• The Essential Guide to NPS for Private Practice PTs, OTs, and SLPs Image

    articleOct 8, 2015 | 6 min. read

    The Essential Guide to NPS for Private Practice PTs, OTs, and SLPs

    Dale Carnegie said, “To be interesting, be interested.” This wisdom is the foundation of the net promoter score® (NPS). In the simplest of terms, NPS is a standardized customer loyalty metric. It rates how likely a customer is to recommend your brand, product, and/or service to a colleague or friend. NPS is a solid indicator of customer (i.e., patient) engagement and retention , because people typically only recommend brands, products, or services they feel are truly deserving …

  • Stalled Out: 5 Reasons Your Patients Aren't Progressing (and What to Do About Them) Image

    webinarDec 22, 2017

    Stalled Out: 5 Reasons Your Patients Aren't Progressing (and What to Do About Them)

    If life is a highway, then it’s a wild, bumpy one. And while our patients want to ride it (all night long), with all those twists, turns, and potholes, they’re bound to get banged up. Fortunately, you’re here to help get them back in top form. But, helping patients achieve their goals is hard work—for you and for them—and while everyone strives to be a Ferrari, it’s common to plateau at Pinto. And that’s when the risk …

  • Knock Out Patient Dropout: 8 Ways to Increase Retention and Revenue Image

    webinarFeb 12, 2018

    Knock Out Patient Dropout: 8 Ways to Increase Retention and Revenue

    In one corner, we have a highly skilled rehab therapy provider known for delivering amazing clinical outcomes through noninvasive, movement-based treatment. And in the other corner, we have a discouraged, disengaged patient whose quality of life has taken a major hit due to musculoskeletal pain and dysfunction. [video://]   If you’re a rehab therapy provider, you’ve probably seen this battle play out more times than you can count—and we’re betting that more often than not, your therapy …

  • articleApr 4, 2013 | 4 min. read

    Finding and Marketing Your OT Niche

    The second rule in marketing any professional service is to know your audience; the first is know yourself, but as an occupational therapist, you have this part covered—for the most part. You know you want to provide exceptional service, but to whom and how may still be challenging questions. A common mistake in business is the we’ll-fit-anyone approach, which results in a jack-of-all-trades master-of-none phenomenon. While you may catch a few flitting minnows, you certainly won’t attract …

  • Founder Letter: Branding Private Practice Physical Therapy Image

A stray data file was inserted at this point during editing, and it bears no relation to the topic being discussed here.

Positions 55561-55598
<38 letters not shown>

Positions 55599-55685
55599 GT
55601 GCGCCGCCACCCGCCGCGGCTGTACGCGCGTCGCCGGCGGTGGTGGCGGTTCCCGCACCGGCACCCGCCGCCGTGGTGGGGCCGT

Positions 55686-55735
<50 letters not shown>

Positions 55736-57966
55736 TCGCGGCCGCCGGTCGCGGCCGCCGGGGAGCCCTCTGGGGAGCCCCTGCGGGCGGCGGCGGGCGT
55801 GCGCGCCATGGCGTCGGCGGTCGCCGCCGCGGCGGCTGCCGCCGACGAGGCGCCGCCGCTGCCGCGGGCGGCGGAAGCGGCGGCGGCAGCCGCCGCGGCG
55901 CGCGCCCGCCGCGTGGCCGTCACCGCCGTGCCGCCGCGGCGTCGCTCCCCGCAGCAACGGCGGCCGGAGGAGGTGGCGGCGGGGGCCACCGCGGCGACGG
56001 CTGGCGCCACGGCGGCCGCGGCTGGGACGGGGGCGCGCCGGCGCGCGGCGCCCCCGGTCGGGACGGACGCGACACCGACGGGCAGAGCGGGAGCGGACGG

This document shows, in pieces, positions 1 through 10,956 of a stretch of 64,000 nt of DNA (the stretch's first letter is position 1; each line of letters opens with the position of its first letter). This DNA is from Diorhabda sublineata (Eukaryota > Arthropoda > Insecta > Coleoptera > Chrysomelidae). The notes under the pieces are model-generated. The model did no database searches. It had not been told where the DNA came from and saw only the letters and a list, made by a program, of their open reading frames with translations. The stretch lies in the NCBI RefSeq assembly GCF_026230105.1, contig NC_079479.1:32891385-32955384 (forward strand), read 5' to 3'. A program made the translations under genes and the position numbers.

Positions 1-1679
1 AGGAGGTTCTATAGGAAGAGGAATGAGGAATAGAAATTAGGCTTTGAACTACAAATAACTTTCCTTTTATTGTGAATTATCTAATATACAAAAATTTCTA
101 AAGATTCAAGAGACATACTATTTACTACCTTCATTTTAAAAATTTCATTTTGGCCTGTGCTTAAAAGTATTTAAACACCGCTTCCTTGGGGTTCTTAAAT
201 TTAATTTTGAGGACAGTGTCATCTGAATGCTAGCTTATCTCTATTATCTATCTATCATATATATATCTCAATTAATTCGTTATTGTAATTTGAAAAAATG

articleMay 6, 2014 | 5 min. read

    Founder Letter: Branding Private Practice Physical Therapy

    So, what is a physical therapist? Ask around and I’m sure you’ll get a variety of answers—everything from a physical terrorist (or someone who inflicts pain and torture) to a glorified masseuse. I mean, we’ve all heard some variation of these responses before, right? And yeah, it’s sort of funny. It might even make for some great comedy if Jay Leno asked people on the street: “What is a physical therapist?” during a “Jaywalking” skit. But perception …

  • Six Steps for PTs Considering Crowd-Funding Image

    articleMay 14, 2014 | 8 min. read

    Six Steps for PTs Considering Crowd-Funding

    Your next-generation rehab tool is poised to be a big hit in the market, but you can’t construct a prototype because you are maxed out on credit cards. You’re looking to expand your practice to a second location and are on a capital campaign to secure the lease and fund the build-out. Maybe you’re simply trying to purchase a much-needed piece of equipment for you clinic, but the bank isn’t extending your business’s line of credit. What …

  • articleJun 17, 2013 | 2 min. read

    How to Finish a Business Plan

    You’ve got all your business plan ducks in a row —you’ve analyzed your staffing needs, nailed down your financing options, and set your business goals—and your partners are on board. Now, it’s time to put pen to paper. Well, hopefully fingers to a keyboard because even though most business plans have gotten much shorter than they used to be, they’re still pretty detailed documents. However, as Palo Alto Software President Tim Berry points out , “don’t confuse …

Achieve greatness in practice with the ultimate EMR for PTs, OTs, and SLPs.